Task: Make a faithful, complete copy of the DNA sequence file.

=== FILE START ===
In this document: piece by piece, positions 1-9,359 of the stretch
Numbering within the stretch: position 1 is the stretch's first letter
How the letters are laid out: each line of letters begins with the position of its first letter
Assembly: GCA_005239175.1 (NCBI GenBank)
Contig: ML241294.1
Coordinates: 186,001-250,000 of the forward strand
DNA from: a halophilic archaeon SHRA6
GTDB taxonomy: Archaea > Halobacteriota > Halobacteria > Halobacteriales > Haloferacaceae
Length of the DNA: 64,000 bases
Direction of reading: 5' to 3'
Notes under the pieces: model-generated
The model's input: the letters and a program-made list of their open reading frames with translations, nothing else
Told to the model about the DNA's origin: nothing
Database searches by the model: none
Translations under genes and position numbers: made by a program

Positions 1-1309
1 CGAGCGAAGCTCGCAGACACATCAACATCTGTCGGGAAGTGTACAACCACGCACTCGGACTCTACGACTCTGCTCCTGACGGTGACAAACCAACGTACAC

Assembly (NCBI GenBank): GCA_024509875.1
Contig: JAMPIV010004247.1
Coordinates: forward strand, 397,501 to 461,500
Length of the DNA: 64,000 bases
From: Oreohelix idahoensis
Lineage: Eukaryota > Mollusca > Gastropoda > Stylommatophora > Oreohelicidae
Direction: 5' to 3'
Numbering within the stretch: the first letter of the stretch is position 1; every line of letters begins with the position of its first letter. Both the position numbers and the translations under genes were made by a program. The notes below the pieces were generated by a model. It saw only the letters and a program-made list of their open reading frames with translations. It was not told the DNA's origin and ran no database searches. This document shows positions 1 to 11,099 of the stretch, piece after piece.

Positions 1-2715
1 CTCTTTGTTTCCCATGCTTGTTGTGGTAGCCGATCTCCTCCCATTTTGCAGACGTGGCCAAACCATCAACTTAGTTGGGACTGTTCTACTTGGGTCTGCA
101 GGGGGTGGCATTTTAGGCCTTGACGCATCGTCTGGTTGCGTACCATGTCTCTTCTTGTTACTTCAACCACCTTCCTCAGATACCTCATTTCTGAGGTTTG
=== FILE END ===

In this document: piece by piece, positions 1-9,359 of the stretch
Numbering within the stretch: position 1 is the stretch's first letter
How the letters are laid out: each line of letters begins with the position of its first letter
Assembly: GCA_005239175.1 (NCBI GenBank)
Contig: ML241294.1
Coordinates: 186,001-250,000 of the forward strand
DNA from: a halophilic archaeon SHRA6
GTDB taxonomy: Archaea > Halobacteriota > Halobacteria > Halobacteriales > Haloferacaceae
Length of the DNA: 64,000 bases
Direction of reading: 5' to 3'
Notes under the pieces: model-generated
The model's input: the letters and a program-made list of their open reading frames with translations, nothing else
Told to the model about the DNA's origin: nothing
Database searches by the model: none
Translations under genes and position numbers: made by a program

Positions 1-1309
1 CGAGCGAAGCTCGCAGACACATCAACATCTGTCGGGAAGTGTACAACCACGCACTCGGACTCTACGACTCTGCTCCTGACGGTGACAAACCAACGTACAC

Assembly (NCBI GenBank): GCA_024509875.1
Contig: JAMPIV010004247.1
Coordinates: forward strand, 397,501 to 461,500
Length of the DNA: 64,000 bases
From: Oreohelix idahoensis
Lineage: Eukaryota > Mollusca > Gastropoda > Stylommatophora > Oreohelicidae
Direction: 5' to 3'
Numbering within the stretch: the first letter of the stretch is position 1; every line of letters begins with the position of its first letter. Both the position numbers and the translations under genes were made by a program. The notes below the pieces were generated by a model. It saw only the letters and a program-made list of their open reading frames with translations. It was not told the DNA's origin and ran no database searches. This document shows positions 1 to 11,099 of the stretch, piece after piece.

Positions 1-2715
1 CTCTTTGTTTCCCATGCTTGTTGTGGTAGCCGATCTCCTCCCATTTTGCAGACGTGGCCAAACCATCAACTTAGTTGGGACTGTTCTACTTGGGTCTGCA
101 GGGGGTGGCATTTTAGGCCTTGACGCATCGTCTGGTTGCGTACCATGTCTCTTCTTGTTACTTCAACCACCTTCCTCAGATACCTCATTTCTGAGGTTTG